How did you go about making the film?
Collaboraction’s Encounter series wanted pieces that were twenty minutes long and no more than that. I actually have more material. I want to talk about what it was like living in New Orleans, England, a little bit more about Puerto Rico. When I talk about colorism in Puerto Rico, it’s very basic and minimal. I have so little time to say all the things I want to say in this piece. It was very important to me to have the people that I interviewed talk from their own perspective. I would like [there] to be a forty-minute piece where I get to show more about Chicago and talk about moving to Avondale. This is a little look into my experience, it’s not meant to be comprehensive or for everybody. This is about a light-skinned Puerto Rican woman living in the South Side of Chicago and the experiences that I had.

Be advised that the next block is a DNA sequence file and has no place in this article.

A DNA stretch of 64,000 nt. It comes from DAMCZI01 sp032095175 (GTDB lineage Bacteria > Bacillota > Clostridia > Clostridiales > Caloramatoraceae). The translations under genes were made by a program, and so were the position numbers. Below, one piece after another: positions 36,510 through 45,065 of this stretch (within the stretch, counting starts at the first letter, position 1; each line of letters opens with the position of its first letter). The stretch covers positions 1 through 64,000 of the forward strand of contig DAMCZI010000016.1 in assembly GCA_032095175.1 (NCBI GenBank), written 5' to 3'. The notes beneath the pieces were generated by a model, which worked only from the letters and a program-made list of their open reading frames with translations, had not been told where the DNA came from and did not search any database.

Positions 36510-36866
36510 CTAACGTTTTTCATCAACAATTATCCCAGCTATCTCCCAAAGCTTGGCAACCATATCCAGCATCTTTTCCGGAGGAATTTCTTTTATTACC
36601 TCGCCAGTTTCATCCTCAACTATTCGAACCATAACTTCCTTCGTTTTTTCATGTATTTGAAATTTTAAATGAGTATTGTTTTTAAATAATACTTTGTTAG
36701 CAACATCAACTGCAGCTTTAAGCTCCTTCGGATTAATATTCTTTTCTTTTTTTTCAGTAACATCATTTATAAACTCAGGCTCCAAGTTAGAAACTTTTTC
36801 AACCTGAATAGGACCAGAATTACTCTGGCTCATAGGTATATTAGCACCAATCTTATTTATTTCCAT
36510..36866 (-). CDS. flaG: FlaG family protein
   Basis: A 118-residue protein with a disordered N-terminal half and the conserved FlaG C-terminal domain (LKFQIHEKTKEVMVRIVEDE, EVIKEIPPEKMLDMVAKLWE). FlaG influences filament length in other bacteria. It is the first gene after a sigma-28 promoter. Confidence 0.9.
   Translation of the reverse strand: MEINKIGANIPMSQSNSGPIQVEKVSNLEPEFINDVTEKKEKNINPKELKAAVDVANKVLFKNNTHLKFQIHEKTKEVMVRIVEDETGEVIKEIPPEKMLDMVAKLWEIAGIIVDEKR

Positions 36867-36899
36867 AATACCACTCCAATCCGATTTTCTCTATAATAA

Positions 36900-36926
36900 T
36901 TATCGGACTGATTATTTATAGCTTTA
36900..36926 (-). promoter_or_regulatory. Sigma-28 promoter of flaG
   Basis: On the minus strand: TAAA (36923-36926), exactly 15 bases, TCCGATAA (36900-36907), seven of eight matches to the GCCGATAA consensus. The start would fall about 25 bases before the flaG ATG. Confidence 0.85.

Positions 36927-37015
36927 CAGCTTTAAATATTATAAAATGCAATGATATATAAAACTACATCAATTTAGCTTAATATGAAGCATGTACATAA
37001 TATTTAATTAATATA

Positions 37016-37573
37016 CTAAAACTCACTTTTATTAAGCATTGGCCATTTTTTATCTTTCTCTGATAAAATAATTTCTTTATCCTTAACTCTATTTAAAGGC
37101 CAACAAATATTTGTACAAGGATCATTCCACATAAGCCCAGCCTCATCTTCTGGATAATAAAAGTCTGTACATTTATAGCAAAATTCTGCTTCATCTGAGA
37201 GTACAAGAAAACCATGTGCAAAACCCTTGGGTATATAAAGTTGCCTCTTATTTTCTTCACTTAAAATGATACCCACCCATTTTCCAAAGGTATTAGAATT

How has the audience been receiving it?
White people, Black people, Latinx….Everybody. There was this lady that works in the neighborhood. She thanked me for making it, she told me, “This happens to me too.” This harassment from men happened to her. Someone threw something at her from a car in that neighborhood. She was like, I’m so sorry. She felt like as a community, she should be sorry. I told her thank you for expressing her feelings but I didn’t feel unsafe. I felt more like everybody was looking at me. But for people who live there, it can be unsafe.
How do you approach new projects?
I do my research first, I read a lot about what I’m doing. But other projects have been me jumping in. Either I know the people, or I have a connection to the person. All the films I made in the beginning were people that were my coworkers who were dancers. Then we became really close because we lived in the same building. It was easy collaborating. Now in Chicago, I’m doing a doc series for OpenTV that will be premiering in June. It’s about a dancer and choreographer, following her rehearsals and performances.